After captain Joe Root had achieved duck avoidance Hameed notched a second Test/NWHTC ton with a riskyish single. It was a great way to repay the faith as Hameed is the only England player to have featured in all ten NWHTC matches. Frustratingly Hameed (102) was then run out but at least it came courtesy of an outstanding throw from Bryan Long rather than a farcical debacle between the wickets. Hameed’s demise brought debutant Harry Brook to the crease on his home ground to join his captain and county teammate, #special.

It didn’t take long for Brook to look right at home and either side of liquid refreshments he enjoyed a partnership of 79 with his skipper. Sadly Root (24) made a mess of an attempted pull off Klassen to fall caught and bowled and finally give the bowler something to celebrate. Ben Stokes (30) and Jos Buttler (11) both fell to spinner Schmidt having played all too familiar entertaining but unsubstantial innings that would be more at home in T20 cricket. For Buttler especially, having already been dropped once, to be caught in the in-field so late in the day was foolish. All the while as the day drew to a close Brook marched towards a Test ton and was 90 not out alongside Rob Keogh (2*) at stumps.

Come the third day little time had eluded before Brook brought up a historic hundred in front of his family and devout white rose faithful. He did however survive a controversial run out opportunity not long after celebrating his century. There was little appeal from the Netherlands players but replays suggest that Brook didn’t appear to have grounded his bat when the bails were dislodged. The zing bails failed to light up immediately and by the time they did Brook was touching a single blade of grass at best. He survived though and had put on 83 with Keogh when the latter tried one shot too many and was caught and bowled by van Meekeren (2-113) It was disappointing for Keogh (45) to not reach fifty but he finally had a score of note at Test level under his belt and had helped us gain a first innings advantage.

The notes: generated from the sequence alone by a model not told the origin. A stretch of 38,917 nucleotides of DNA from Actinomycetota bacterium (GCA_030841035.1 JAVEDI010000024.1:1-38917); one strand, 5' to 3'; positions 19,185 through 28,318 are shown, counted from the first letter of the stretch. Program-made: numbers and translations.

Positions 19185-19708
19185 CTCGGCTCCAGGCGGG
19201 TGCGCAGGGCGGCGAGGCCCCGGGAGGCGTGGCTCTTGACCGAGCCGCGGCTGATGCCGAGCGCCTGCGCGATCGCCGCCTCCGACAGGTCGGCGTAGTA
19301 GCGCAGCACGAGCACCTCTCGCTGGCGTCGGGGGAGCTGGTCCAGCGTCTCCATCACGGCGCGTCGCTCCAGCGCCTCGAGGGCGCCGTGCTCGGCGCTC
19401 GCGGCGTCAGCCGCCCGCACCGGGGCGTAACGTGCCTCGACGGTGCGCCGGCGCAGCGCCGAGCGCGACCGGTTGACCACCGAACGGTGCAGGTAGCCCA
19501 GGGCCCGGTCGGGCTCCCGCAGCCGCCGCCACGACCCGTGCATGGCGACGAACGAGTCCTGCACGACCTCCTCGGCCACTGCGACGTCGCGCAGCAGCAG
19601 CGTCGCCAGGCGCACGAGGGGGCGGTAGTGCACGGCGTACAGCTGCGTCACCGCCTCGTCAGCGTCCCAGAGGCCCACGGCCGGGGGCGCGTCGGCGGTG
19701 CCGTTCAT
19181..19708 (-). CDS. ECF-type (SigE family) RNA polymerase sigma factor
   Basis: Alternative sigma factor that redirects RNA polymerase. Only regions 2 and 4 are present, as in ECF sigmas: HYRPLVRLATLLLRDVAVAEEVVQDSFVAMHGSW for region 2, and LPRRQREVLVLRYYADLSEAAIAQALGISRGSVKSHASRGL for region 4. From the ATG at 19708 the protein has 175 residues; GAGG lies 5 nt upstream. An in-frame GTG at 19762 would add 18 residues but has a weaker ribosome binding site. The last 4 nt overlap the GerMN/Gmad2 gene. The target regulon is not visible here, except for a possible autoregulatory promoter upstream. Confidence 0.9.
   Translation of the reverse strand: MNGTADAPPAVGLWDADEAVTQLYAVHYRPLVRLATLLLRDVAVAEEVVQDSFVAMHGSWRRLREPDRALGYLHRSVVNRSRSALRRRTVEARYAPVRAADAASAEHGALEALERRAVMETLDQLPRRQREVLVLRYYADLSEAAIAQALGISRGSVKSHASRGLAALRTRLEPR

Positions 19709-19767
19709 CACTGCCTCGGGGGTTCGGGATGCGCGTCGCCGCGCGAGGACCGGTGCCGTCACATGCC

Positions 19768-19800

George Garton, luckless with the ball on debut, swashbuckled his way to 12 before being expansively bowled by that man van Meekeren. Jamie Porter made 5 before left-armer Klassen (2-172!) finally displayed his class by angling a ball across the right-handed batsman and finding the edge for Engels to pouch.

Having terrorised the visitors with the ball James Anderson then did so with the bat. Alongside the immovable and indefatigable Brook, Anderson smashed van Meekeren for consecutive sixes and ultimately the pair added 55 for the final wicket. Anderson (34) finally fell to a sharp catch from Klassen at leg-slip off the bowling of the sound Schmidt (4-80). As for Harry Brook, the young Yorkshireman finished 149 not out on a debut that will live long in the memory of many. That last wicket stand raised our collective effort to 519 and put the Dutch 132 runs in arrears.

Before tea James Anderson and Jamie Porter released eight overs of high quality seam and swing bowling to dent the Dutch deficit even further. Darren Toonen (0) failed to make it through even one Porter over as Buttler claimed a sharp catch off a pacey delivery. For Toonen (193 runs @ 10.16, 84 of which came in one innings) his torturous tournament with the bat was at an end.